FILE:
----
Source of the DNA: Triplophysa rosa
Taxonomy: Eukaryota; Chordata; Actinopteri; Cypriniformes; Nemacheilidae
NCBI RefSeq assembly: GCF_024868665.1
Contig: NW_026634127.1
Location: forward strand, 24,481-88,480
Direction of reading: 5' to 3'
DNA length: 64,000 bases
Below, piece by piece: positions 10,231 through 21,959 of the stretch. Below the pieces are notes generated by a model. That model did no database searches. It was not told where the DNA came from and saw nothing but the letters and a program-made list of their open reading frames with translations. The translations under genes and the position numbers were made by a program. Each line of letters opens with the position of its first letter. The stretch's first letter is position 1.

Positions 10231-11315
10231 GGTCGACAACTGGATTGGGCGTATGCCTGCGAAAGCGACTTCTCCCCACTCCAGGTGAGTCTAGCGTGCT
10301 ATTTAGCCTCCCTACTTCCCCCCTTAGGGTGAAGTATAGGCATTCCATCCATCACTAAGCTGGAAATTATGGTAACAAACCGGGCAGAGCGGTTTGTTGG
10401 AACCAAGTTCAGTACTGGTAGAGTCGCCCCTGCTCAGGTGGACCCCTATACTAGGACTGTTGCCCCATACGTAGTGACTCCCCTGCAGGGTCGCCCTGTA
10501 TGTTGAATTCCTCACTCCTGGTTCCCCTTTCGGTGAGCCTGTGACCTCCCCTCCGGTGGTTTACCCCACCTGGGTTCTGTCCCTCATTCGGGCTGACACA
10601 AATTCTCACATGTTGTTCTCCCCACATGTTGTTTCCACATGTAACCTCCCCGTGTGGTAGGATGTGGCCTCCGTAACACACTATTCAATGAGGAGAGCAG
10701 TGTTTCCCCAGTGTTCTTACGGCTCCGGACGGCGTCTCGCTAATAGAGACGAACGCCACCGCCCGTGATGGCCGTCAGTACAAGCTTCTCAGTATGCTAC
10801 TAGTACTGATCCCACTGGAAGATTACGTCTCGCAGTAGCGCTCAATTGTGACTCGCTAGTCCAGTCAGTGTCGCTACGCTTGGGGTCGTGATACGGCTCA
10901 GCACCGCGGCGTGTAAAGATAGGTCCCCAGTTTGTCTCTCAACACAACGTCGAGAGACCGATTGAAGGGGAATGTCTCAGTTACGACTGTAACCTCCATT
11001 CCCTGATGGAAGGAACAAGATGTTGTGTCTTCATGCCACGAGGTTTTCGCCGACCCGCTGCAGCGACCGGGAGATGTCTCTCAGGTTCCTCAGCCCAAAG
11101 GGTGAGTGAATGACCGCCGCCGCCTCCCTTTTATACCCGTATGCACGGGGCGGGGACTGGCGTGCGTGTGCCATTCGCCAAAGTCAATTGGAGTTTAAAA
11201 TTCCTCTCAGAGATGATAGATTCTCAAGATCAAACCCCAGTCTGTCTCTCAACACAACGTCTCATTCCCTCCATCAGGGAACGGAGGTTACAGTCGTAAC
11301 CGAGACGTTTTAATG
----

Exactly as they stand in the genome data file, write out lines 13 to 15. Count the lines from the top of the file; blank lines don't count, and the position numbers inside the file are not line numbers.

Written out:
10501 TGTTGAATTCCTCACTCCTGGTTCCCCTTTCGGTGAGCCTGTGACCTCCCCTCCGGTGGTTTACCCCACCTGGGTTCTGTCCCTCATTCGGGCTGACACA
10601 AATTCTCACATGTTGTTCTCCCCACATGTTGTTTCCACATGTAACCTCCCCGTGTGGTAGGATGTGGCCTCCGTAACACACTATTCAATGAGGAGAGCAG
10701 TGTTTCCCCAGTGTTCTTACGGCTCCGGACGGCGTCTCGCTAATAGAGACGAACGCCACCGCCCGTGATGGCCGTCAGTACAAGCTTCTCAGTATGCTAC